UAE takes Bold Steps to attract Foreign Investment
The first major move to attract FDI was made on May 20, 2018, when the UAE Council of Ministers granted foreigners the right to own 100 percent of their companies. Foreign investors and professionals with expertise in certain fields were also made eligible for a 10-year residence permit.
The UAE previously required foreigners to share ownership of their company with an Emirati citizen. But the idea of relinquishing half a company’s ownership to a local sponsor often dissuaded investors from setting up businesses in mainland UAE. Analysts and officials in the UAE now predict that this amendment will generate a 15 to 20 percent annual increase in FDI.
Neil Petch, the chairman of Virtuzone, an enterprise devoted to helping foreign companies set up businesses in the UAE, said that the May announcement should be welcomed with open arms. In his eyes, there are more benefits for investors to set up companies in mainland UAE than in any of the country’s free zones.
For instance, companies operating in free zones are restricted from increasing their personnel or office space and from competing in the local market. But none of these restrictions exist in the mainland, which allows for unlimited growth.
Petch notes that mainland business also have the advantage to take one government work, which is a very profitable business in the UAE. In 2016, government-awarded contracts in Abu Dhabi totalled nearly $5 billion, while $272 billion worth of government tenders was handed out across the Emirates in the first six months of 2017.“Overseas investors who are new to the Emirates can now get straight down to business, without the need to look for an Emirati company or individual to act as a partner,” Petch wrote in the Arabia Business. “This will likely reduce time to market, and remove the additional red tape and documentation that comes with setting up such a business relationship.”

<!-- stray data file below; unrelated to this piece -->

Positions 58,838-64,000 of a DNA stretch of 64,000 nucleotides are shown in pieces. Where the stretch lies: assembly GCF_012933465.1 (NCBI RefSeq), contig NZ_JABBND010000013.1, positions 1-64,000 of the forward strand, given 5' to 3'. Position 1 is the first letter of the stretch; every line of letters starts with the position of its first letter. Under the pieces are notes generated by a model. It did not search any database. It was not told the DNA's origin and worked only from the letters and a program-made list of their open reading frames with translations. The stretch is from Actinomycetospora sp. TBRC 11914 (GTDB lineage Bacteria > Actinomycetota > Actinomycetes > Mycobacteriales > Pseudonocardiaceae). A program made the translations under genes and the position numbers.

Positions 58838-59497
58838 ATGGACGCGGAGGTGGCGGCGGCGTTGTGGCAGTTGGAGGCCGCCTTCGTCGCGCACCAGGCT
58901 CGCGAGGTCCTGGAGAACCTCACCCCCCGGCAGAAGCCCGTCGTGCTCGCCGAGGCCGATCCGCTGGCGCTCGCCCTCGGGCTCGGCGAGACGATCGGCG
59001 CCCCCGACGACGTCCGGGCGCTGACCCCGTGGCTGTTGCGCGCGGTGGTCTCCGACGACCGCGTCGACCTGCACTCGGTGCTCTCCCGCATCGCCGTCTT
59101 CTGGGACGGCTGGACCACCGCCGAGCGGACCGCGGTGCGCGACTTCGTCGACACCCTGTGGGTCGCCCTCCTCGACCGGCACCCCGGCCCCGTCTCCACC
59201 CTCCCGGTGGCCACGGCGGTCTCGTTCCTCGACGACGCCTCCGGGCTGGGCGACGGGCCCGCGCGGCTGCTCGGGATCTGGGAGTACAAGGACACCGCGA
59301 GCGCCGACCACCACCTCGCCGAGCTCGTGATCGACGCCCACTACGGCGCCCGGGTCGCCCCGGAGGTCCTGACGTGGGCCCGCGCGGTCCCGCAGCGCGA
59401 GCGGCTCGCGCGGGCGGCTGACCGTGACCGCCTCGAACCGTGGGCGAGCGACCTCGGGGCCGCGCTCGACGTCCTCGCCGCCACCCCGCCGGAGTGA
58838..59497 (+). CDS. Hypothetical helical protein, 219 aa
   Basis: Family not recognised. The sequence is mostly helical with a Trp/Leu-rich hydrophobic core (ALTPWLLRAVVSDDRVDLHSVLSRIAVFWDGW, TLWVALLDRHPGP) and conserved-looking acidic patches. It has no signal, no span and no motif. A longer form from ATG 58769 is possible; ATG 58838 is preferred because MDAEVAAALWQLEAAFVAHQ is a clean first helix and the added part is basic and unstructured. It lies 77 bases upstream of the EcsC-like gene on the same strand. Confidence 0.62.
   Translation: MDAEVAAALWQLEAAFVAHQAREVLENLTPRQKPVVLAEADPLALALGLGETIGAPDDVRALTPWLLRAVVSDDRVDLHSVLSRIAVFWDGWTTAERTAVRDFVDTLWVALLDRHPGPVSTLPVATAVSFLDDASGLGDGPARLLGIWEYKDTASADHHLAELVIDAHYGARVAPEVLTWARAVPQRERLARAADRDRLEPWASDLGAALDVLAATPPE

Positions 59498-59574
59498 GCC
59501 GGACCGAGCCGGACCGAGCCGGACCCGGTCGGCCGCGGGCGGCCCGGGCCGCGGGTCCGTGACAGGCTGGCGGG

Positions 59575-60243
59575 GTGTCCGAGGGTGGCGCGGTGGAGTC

Nevertheless, the result of the new legislation is expected to accelerate the growth of FDI in the UAE. FDI in the country had already soared 26 percent in the first six months of 2018, indicating that previous efforts to diversify the economy and support startups were successful. The Dubai Investment Development Agency (DIDA), which is part of thee Department of Economic Development in Dubai, also noted that FDI initiatives increased by 40 percent in the same period.
“The rise in FDI capital and projects reinforces Dubai’s leading position as the preferred global location for global businesses, startups, and in pursuing growth and expansion. It also clearly reflects investor confidence in Dubai’s economy,” Sheikh Hamdan bin Mohammed bin Rashid, the Crown Prince of Dubai and chairman of the Executive Council, said in a statement.
The truth, however, is that investors have been hesitant to conduct business in Dubai due to a recent recession. Nevertheless, the founder and chief executive of the restaurant chain Man’oushe Street, Jihad El Eit, noted that entrepreneurs and startups were now benefiting from less red tape in the emirate. In his assessment, opening up a business in Dubai is significantly more cost-effective today than it was three years ago.